In 1970, I was living in Naismith Hall on the top floor with other KU graduate students.  I was already enrolled in the NROTC program, so I was not going to be drafted no matter what my lottery number turned out to be.  It was 104.  I did not even know my number until looking it up recently. I did hang out just to see how my friends would fare from the results.  Many already had work positions lined up with the defense industry so they were not going to get drafted either.  As I recall, the NROTC Battalion Commander’s number was either 365 or near this number.  He had already made up his mind to serve many years before, and also was a Navy scholarship holder.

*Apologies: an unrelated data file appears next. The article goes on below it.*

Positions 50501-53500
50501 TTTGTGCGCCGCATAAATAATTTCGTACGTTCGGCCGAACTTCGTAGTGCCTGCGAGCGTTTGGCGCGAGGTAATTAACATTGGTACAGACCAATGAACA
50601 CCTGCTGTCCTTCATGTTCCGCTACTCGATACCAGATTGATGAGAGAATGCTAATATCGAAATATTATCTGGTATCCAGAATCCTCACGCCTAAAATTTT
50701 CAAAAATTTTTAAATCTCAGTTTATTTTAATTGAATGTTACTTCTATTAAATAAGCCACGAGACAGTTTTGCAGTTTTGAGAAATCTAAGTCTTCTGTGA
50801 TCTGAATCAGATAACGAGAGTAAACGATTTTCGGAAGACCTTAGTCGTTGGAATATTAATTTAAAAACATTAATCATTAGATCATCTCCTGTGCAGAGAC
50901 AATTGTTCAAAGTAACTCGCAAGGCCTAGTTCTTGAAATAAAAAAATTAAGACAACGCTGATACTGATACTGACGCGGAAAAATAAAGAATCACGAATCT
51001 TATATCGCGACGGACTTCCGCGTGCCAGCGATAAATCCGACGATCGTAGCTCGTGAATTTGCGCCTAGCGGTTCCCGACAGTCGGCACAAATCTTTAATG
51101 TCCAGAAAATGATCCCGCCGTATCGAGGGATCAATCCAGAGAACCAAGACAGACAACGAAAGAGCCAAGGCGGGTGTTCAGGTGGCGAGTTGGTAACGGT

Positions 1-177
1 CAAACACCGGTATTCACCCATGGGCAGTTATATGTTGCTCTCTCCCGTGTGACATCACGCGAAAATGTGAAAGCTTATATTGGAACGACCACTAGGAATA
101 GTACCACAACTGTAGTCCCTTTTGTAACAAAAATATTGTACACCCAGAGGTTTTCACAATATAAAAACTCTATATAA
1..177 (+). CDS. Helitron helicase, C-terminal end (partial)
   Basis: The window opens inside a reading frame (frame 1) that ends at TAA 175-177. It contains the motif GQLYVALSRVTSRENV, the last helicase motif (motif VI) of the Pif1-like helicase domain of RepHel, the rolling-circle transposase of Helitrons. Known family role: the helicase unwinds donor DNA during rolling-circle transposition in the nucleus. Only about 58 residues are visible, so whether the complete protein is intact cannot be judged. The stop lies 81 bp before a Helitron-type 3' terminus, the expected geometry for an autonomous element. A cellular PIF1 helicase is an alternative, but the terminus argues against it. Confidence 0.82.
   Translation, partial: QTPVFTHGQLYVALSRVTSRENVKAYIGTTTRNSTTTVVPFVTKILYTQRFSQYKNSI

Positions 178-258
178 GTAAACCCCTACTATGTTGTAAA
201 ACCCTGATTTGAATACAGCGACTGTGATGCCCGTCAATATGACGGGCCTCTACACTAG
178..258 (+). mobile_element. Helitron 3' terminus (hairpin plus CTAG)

I was commissioned in May, 1971, and my orders were to serve as an instructor (Ass’t Prof) at Annapolis, thanks to my NROTC Navigation Instructor for strongly suggesting, and helping me draft the active duty request, and Captain Marzluff, USN signing the request to the Superintendent.  
As it turned out, after completing my 3-year obligated service, I continued serving another 20 years, and now have a pension, small, but I am very happy, and feel more accomplished for having performed military service.
This year, I submitted my retirement papers after serving a total of 43 years in Federal service.  My KU experience helped realize and learn the possibilities, and my interests.